Finally, a clue comes! Here, we see the poetic reminders of the Spring and Winter of life. Pictures of women the collector calls Aunt Ann, Liz, and a girl declaring, "He loves me." A lady writing her regrets for an invitation finds herself in a pinch when the ink runs (or so it appears). "It ran -- Carrie -- I can not come!" How easy it is for today's researchers to forget there was a time when ink was purchased by the well and sometimes, it ran. She ends with, "I wonder why?" and another cameo that simply reads, "How sunny!" Is this besotted young maiden the author of this beautiful book?
A new chapter opens for the chronicler displaying pictures of a thoughtful young woman and her children. "Laugh and the world laughs with you," she writes along with the youthful reminisce, "We know no sorrow" as children. Meanwhile, she confirms this truth with a picture of two girls only "trying to be sad" yet you can see the giggles in their eyes. Meanwhile, she pokes a bit of fun at her melancholy middle schooler who looks as if she sits there "with no one to love." This was a home filled with love.
These pages continue the flow of life. A girl graduates, another fails to marry, one is pleased. Yet, something in the spirit of her words tells me the author is still poking a bit of fun at life itself. She finds comfort in her love astride the sadness depicted in "Heavenly Twins" and "Sad Hearts" but "Chums" making us wonder if these two blissfully happy gals from the page before died all too young. Yet, the mother fondly recalls them and their antics.
Yet another chapter opens in this life as the author becomes a grandmother. This takes her back down memory lane again with humor in tow. This woman certainly knew a spoon full of sugar helps the medicine of life go down. I imagine her taking two sugars with milk in her coffee or tea.
More of the author's antics. I daresay she was never a dull moment. I am still trying to figure out who this mysterious chronicler is then I see, "Hurley's wife". Is Hurley the young man she calls, "Our little pet" in previous entries? A look at the Trimble County High School rolls for 1914 produced a young man in his freshmen year named, Hurley Barnes. Was the chronicler then Mrs. Barnes making 'Hurley's Wife' her new daughter-in-law? Hopefully, this entry will prompt the memories of the Barnes family to prove or disprove my amateur detective work.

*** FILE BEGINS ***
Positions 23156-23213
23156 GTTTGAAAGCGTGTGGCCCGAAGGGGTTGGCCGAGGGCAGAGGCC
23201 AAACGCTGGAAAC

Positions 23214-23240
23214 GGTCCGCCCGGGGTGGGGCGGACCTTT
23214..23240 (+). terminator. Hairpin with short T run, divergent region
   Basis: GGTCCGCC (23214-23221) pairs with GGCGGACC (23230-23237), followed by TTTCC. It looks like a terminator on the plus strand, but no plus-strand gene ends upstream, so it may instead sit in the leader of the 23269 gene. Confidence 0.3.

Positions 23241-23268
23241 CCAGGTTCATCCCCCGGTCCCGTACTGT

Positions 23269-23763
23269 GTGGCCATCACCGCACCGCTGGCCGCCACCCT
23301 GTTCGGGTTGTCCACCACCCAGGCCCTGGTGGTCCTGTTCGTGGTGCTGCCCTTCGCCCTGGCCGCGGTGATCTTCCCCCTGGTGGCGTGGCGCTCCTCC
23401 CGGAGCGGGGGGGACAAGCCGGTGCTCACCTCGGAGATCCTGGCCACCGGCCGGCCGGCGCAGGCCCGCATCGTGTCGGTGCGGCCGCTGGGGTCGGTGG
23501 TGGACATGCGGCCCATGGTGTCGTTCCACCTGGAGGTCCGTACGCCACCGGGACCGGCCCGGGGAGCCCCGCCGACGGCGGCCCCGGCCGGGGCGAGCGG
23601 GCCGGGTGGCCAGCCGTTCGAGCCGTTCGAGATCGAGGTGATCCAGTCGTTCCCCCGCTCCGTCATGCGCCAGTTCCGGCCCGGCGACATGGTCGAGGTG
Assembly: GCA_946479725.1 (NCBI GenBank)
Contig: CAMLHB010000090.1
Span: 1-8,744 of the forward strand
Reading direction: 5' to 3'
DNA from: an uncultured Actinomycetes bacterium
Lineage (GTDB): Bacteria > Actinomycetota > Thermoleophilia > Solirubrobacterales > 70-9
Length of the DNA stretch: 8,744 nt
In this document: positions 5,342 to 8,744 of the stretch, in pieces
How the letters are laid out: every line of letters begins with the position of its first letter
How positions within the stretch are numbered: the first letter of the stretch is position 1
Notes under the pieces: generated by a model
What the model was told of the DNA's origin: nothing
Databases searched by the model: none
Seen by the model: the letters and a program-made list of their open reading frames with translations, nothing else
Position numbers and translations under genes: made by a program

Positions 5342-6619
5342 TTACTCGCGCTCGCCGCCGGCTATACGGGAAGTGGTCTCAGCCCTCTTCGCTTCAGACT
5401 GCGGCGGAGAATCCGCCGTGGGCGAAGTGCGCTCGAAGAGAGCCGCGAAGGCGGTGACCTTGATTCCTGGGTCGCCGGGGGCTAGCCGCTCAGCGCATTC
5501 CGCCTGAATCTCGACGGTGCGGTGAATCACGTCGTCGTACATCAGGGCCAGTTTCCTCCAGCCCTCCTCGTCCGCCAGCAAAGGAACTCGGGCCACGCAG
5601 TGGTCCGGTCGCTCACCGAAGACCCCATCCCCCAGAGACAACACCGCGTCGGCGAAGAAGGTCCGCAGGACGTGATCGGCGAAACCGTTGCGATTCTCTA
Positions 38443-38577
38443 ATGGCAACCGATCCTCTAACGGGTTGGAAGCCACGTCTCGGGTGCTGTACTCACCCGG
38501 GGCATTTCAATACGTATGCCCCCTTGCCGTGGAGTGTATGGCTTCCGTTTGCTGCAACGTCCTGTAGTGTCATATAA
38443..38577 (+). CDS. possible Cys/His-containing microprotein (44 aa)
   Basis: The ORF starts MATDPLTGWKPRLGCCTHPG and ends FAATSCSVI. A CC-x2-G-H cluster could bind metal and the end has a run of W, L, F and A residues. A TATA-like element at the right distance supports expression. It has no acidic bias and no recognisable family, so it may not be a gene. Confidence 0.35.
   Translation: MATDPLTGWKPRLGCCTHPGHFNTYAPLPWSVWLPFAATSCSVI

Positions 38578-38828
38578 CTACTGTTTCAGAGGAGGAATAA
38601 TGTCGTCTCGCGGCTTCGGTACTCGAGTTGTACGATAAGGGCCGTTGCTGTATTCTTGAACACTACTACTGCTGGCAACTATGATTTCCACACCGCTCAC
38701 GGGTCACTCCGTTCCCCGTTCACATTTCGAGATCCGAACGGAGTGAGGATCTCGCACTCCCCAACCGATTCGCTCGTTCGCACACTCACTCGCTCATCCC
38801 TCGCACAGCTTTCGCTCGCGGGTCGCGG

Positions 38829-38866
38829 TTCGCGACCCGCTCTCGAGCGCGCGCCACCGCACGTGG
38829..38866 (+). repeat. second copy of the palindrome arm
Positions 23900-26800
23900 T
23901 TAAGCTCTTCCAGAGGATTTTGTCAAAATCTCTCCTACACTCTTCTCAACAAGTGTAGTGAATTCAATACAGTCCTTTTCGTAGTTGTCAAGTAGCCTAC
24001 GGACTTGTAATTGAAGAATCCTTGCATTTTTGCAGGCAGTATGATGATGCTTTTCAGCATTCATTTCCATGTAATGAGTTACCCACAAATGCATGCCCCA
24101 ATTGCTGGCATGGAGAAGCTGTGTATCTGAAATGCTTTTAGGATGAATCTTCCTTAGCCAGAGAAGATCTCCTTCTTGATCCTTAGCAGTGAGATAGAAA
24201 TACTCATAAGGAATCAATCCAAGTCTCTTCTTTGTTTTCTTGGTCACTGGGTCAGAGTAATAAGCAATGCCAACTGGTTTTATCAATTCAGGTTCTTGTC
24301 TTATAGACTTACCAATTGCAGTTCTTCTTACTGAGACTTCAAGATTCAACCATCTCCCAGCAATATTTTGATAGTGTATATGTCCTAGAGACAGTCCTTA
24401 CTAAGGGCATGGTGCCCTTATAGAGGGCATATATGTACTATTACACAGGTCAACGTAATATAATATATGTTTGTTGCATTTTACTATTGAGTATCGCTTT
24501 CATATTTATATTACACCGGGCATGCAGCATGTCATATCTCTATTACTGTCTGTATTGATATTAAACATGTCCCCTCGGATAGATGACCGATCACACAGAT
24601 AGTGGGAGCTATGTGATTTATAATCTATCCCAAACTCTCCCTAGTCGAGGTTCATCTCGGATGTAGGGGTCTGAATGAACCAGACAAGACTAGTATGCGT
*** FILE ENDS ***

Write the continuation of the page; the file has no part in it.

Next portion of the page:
We see one lovely lady is "Bob's Choice" but nothing stands out to identify the others on this page.
I am unsure if these are twin girls or two slightly different poses of the same girl. The remaining pages were left blank.
The collection ends like most of her entries -- on a sweet note. What impressed me most about this collection was the love it put on display. How appropriate that the back cover should showcase this woman's definition of "Charity" and "Love" right above the snapshot of "Pa's Little Man" front and center. Just who did he marry?
Thanks for walking through this little book with me. If anything or anyone looks familiar, please let us know. It is these things we find along the way in research that make the journey worthwhile. Sometimes, we get a history lesson. Sometimes, we get a lesson in love.
One of the Methodist Circuit Churches located in Trimble and Oldham Counties of Kentucky. Name spellings have been kept the same.
John J. Morgan, Steward Carry Brown
Mary F. Morgan Jamima Shepherd
Jane E. Morgan Sarah Pinnell
E. Hoagland Westley Burkes, C.S.
Jno. Hoagland Mary Burkes
C.C. Hoagland Nancy Bolster
Wm. O. Callis M. Schuyler
Amanda Callis Betty Morgan
Mary C. Callis Mary E. Tindal
Martha Callis Emilie Givans
Rhoda Morton Mortimore Givans
Aisley A. Webster Allie Kent
Charlotte Webster Nelly Wheeler or Bell
Lucy Jennings (a few have joined-names on Class book)
Sarah Abbott Colored members
Sarah Taylor Starlin Branch, C.S.
Ann A. Adcock Nicholas Hoagland
Mary O'Bryan Marth Hoagland
Thos. Smith, Steward Mary F. Branch
Willie J. Smith Harrette Young
Lucy J. Hunley Georgeana Lane
Caroline J. Brown Julia Penn
Reader's Note: This newspaper is falling to bits. The following stories appeared on the front page.
WOMEN'S CLUB PRESENTS PLAY WITH WASHINGTON PROGRAM
"Deestrick Skule Up-To-Date" Attracts Crowd At Auditorium
Last Monday night, February 22, marked the two hundredth anniversary of the birth of George Washington, the 'Father of his country'.
The occasion was celebrated through the land with appropriate ceremonies, more particularly at Washington City, our Nation's Capitol, where the President of the United States and other dignitaries delivered addresses in honor of him who was "first in war, first in peace, and first in the heart of his countrymen."